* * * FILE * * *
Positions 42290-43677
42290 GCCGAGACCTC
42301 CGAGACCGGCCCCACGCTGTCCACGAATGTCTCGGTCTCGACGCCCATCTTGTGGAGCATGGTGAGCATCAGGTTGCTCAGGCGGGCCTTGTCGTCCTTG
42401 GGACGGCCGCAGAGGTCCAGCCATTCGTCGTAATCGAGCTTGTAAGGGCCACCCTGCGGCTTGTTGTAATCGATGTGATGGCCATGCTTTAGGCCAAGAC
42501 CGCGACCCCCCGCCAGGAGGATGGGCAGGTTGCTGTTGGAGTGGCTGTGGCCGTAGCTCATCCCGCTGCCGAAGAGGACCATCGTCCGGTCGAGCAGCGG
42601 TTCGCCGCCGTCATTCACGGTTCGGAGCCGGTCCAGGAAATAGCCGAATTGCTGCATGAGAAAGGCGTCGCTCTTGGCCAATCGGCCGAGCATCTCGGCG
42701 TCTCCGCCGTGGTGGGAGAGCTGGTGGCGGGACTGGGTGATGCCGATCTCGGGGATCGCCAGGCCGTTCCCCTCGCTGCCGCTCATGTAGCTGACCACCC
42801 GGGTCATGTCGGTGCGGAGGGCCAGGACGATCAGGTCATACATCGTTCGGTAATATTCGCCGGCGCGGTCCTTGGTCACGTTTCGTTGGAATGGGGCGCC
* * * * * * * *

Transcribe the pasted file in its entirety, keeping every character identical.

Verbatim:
Positions 42290-43677
42290 GCCGAGACCTC
42301 CGAGACCGGCCCCACGCTGTCCACGAATGTCTCGGTCTCGACGCCCATCTTGTGGAGCATGGTGAGCATCAGGTTGCTCAGGCGGGCCTTGTCGTCCTTG
42401 GGACGGCCGCAGAGGTCCAGCCATTCGTCGTAATCGAGCTTGTAAGGGCCACCCTGCGGCTTGTTGTAATCGATGTGATGGCCATGCTTTAGGCCAAGAC
42501 CGCGACCCCCCGCCAGGAGGATGGGCAGGTTGCTGTTGGAGTGGCTGTGGCCGTAGCTCATCCCGCTGCCGAAGAGGACCATCGTCCGGTCGAGCAGCGG
42601 TTCGCCGCCGTCATTCACGGTTCGGAGCCGGTCCAGGAAATAGCCGAATTGCTGCATGAGAAAGGCGTCGCTCTTGGCCAATCGGCCGAGCATCTCGGCG
42701 TCTCCGCCGTGGTGGGAGAGCTGGTGGCGGGACTGGGTGATGCCGATCTCGGGGATCGCCAGGCCGTTCCCCTCGCTGCCGCTCATGTAGCTGACCACCC
42801 GGGTCATGTCGGTGCGGAGGGCCAGGACGATCAGGTCATACATCGTTCGGTAATATTCGCCGGCGCGGTCCTTGGTCACGTTTCGTTGGAATGGGGCGCC